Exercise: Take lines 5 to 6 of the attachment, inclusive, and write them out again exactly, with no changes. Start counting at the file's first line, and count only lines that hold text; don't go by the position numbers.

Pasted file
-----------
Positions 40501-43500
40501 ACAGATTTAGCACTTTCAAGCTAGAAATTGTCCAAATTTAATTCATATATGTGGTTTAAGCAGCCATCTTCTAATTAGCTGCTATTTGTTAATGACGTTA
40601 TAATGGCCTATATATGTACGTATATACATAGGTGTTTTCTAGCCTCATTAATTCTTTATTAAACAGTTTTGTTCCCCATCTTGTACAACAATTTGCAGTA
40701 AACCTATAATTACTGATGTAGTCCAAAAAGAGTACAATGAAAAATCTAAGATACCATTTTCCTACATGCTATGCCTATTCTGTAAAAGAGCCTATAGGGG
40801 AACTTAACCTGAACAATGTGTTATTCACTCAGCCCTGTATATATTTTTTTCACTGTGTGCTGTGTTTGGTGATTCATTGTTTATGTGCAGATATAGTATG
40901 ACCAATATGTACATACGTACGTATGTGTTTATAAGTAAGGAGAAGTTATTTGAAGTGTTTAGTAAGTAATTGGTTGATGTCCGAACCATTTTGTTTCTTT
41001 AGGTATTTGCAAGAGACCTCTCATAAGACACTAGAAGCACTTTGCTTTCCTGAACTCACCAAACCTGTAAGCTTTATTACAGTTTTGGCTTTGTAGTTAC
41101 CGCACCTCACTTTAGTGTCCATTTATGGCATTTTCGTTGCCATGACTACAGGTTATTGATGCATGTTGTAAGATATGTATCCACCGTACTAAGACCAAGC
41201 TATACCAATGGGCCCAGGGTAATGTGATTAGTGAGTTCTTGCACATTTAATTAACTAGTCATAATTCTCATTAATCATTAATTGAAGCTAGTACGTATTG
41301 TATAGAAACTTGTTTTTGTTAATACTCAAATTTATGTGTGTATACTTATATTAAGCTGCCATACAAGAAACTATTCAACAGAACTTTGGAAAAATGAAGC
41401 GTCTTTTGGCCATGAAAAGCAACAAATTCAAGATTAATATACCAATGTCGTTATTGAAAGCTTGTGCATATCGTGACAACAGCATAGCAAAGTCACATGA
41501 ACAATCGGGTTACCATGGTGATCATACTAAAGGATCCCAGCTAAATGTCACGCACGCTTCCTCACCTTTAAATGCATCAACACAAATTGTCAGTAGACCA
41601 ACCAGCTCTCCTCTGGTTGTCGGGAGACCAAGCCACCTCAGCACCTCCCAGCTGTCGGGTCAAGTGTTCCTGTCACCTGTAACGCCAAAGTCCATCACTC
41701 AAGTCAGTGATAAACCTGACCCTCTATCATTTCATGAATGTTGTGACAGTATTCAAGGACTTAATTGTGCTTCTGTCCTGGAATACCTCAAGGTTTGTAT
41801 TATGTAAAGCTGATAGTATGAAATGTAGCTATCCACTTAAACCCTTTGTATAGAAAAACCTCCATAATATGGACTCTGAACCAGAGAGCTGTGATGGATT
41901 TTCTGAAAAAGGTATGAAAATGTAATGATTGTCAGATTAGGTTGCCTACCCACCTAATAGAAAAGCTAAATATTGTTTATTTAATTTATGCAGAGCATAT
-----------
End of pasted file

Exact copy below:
40801 AACTTAACCTGAACAATGTGTTATTCACTCAGCCCTGTATATATTTTTTTCACTGTGTGCTGTGTTTGGTGATTCATTGTTTATGTGCAGATATAGTATG
40901 ACCAATATGTACATACGTACGTATGTGTTTATAAGTAAGGAGAAGTTATTTGAAGTGTTTAGTAAGTAATTGGTTGATGTCCGAACCATTTTGTTTCTTT